An international symposium on Religion and Migration will be held at the Institute of African Studies, Rabat (Morocco), on 25-27 November 2010. The aim of this symposium is to bring together researchers and scholars from across the disciplines of the social and human sciences interested in religion-migration dynamics. Scholars in all fields of scholarship are invited to submit abstracts focusing on theoretical, empirical or comparative studies of the religion-migration interface. Themes to be considered may include, but are not restricted to:
Philosophical and spiritual dimensions of migration
Migration in the history of religions
The role played by religious institutions in migration
Religion, territoriality and trans-locality
Religious diasporas and multicultural societies
The religious market and the marketing of religion
Religion and discourses on migration
Migrations, both voluntary and involuntary, have marked every era of human history and migration continues to fashion the contemporary world. Studies over the past several decades have highlighted the extent to which migration is having a fundamental impact on societies, cultures and economies of both emitting and receiving countries. In the host countries of the developed world national politics and public debate are increasingly preoccupied with issues such as identity, minority rights, security, social integration, cultural diversity and religion in the public sphere, issues which are construed as being linked to immigration. What is more, research on migration has helped formulate some key concepts and theories in the fields of the social and human sciences. Among these we can list: globalization, trans-nationalism, post-modernity, post-coloniality, diasporas, hybridity, cosmopolitanism and autochthony.
No less than other domains of social interaction, religion has been affected by migration. Historically, “organized” religions spread through diverse migratory movements: proselytizing missions, mystical peregrinations, study journeys, pilgrimage, trade, but also conquest and exile. In today’s world of mass travel and cheap instantaneous communication, even religions which were historically circumscribed within narrow geographical perimeters are being practiced in countries very distant in space and culture from their original hearths. Shiite mosques in Australia, temples to Shiva and Krishna in Dubai, Vietnamese Buddhist temples in Canada, Evangelical churches in Morocco, Sikh gurudwaras in Brazil, Santeria churches in the USA, Mormon temples in Ghana, Naqshbandiya khanqas in England… all of the world’s religions now effectively share the same streets.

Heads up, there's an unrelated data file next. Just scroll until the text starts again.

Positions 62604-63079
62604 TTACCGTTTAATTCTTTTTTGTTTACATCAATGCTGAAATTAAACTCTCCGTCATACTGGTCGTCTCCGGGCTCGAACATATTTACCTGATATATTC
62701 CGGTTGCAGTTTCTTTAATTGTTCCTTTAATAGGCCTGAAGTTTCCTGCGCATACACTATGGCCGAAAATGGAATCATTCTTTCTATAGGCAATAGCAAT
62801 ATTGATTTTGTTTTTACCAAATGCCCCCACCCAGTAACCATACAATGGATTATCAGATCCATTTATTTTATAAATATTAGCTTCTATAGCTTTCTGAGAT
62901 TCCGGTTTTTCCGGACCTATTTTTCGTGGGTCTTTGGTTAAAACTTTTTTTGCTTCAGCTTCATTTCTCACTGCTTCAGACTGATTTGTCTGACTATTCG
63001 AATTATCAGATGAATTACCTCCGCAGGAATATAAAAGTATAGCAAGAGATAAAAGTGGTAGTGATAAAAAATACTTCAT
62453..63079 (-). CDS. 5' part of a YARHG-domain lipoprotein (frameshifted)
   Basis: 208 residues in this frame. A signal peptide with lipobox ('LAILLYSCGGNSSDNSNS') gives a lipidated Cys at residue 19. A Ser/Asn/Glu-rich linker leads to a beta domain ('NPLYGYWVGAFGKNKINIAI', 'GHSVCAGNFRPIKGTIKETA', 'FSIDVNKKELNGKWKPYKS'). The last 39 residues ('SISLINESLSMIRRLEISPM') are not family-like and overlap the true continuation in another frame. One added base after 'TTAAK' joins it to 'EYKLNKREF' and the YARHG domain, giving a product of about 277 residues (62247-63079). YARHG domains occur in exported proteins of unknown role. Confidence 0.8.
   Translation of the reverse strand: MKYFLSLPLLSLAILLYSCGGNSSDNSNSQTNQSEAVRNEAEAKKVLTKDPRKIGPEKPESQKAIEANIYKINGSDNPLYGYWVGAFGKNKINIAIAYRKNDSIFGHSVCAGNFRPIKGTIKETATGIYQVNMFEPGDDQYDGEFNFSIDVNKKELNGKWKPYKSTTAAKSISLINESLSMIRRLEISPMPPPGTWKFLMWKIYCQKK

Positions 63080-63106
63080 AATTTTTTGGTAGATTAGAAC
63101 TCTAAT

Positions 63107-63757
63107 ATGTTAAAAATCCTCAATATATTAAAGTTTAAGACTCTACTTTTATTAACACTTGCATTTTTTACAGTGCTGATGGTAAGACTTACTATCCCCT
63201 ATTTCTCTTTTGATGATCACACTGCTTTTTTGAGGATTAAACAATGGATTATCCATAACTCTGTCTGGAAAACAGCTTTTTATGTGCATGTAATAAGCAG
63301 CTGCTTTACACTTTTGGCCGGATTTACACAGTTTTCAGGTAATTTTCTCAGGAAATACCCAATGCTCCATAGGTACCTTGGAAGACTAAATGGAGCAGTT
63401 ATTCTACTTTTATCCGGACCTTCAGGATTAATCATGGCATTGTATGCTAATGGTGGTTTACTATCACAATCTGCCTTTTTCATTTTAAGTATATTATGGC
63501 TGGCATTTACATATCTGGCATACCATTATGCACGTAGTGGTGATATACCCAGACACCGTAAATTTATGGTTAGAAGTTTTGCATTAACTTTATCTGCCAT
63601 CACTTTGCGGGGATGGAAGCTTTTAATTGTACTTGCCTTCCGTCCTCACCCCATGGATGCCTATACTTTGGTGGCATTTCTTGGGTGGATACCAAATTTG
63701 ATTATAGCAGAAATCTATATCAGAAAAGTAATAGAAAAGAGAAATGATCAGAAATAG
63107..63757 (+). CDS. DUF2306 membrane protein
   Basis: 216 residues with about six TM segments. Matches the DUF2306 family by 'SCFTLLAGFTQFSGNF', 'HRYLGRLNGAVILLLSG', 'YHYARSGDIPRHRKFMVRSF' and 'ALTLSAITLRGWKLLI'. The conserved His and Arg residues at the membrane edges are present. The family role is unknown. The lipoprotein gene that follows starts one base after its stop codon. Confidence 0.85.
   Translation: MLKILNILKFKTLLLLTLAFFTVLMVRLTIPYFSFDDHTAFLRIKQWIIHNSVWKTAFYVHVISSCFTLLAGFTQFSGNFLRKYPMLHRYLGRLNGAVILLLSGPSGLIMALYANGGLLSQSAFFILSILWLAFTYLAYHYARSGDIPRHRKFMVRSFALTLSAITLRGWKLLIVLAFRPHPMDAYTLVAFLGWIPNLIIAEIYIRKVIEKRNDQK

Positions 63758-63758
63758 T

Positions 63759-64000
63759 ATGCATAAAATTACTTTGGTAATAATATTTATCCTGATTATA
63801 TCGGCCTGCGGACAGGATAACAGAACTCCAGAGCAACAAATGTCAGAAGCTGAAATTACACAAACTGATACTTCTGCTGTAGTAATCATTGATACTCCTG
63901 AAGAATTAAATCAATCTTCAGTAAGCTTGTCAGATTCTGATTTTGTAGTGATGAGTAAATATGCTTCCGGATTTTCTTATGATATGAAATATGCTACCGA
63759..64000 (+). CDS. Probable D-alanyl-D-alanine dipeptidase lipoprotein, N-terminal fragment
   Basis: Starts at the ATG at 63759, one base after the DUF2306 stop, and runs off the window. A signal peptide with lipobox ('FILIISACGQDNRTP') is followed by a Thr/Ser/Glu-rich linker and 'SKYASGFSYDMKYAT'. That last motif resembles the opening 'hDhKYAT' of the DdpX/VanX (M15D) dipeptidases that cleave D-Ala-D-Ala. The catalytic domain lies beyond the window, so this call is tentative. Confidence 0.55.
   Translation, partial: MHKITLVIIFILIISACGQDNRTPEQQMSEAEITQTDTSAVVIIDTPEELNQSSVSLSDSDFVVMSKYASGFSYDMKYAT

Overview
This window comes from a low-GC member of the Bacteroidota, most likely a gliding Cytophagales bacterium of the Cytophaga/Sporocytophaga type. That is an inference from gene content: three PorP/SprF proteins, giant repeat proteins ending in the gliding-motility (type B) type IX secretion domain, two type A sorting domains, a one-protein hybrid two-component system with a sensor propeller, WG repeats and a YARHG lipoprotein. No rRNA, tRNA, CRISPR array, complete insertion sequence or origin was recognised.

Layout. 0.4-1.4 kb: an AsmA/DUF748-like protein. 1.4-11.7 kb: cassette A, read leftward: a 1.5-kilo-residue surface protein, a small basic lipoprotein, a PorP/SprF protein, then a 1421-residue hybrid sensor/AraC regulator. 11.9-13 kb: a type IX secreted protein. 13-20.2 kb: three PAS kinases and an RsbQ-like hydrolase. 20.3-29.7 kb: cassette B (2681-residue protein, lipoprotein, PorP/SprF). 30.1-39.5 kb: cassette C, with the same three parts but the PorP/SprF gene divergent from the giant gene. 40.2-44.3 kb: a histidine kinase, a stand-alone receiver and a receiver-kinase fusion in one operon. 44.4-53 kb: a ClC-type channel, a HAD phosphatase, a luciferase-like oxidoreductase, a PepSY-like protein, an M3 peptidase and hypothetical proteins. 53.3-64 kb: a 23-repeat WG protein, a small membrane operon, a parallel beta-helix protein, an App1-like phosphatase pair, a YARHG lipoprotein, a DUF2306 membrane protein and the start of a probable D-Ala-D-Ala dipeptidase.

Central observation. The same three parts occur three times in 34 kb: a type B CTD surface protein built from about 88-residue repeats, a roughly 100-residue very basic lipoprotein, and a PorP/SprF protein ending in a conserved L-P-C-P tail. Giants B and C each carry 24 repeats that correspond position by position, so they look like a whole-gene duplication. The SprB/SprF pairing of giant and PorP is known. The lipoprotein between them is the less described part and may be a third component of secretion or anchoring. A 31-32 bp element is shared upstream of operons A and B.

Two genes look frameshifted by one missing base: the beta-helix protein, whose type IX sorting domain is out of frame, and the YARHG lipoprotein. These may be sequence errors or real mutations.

Until now, the study of migration and research on religious dynamics have developed separately. It is time therefore to ask how these phenomena are interconnected. It is with this aim that two of the Institute of African Studies’ research groups: “Religious Dynamics in Africa” (ERDRA), and “Planning and Development of Desert Regions” (GRADLED), are organizing the symposium. By proposing the theme of “Religion and Migration” for this conference we hope to focus attention on the religious and spiritual dimensions of migration and, at the same time, assess the role that migration plays in the (re)configuration of religions across Africa and globally. Morocco is an ideal venue for a debate on this interconnectedness given its situation at the crossroads of continents, seas and civilizations, and its status at once as an emitting country, a receiving country and a “country of transit” for migrants.
The languages of the conference will be English, French and Arabic. Abstract for presentation proposals (300 words), along with a brief CV, must be submitted electronically to firstname.lastname@example.org by April 15, 2010. Conference participants will be notified by April 30, 2010. Final drafts of presentations will be due October 15, 2010.
For more information, leave a message at the above email or contact: Fatima Harrak, email@example.com
Dr Fatima Harrak
Institute of African Studies
Mohamed V University
Allal al-Fassi Avenue
PB 8968 Madinat al-Irfane, Rabat-Agdal
tel: (+212) 537 77 12 72 Email: firstname.lastname@example.org
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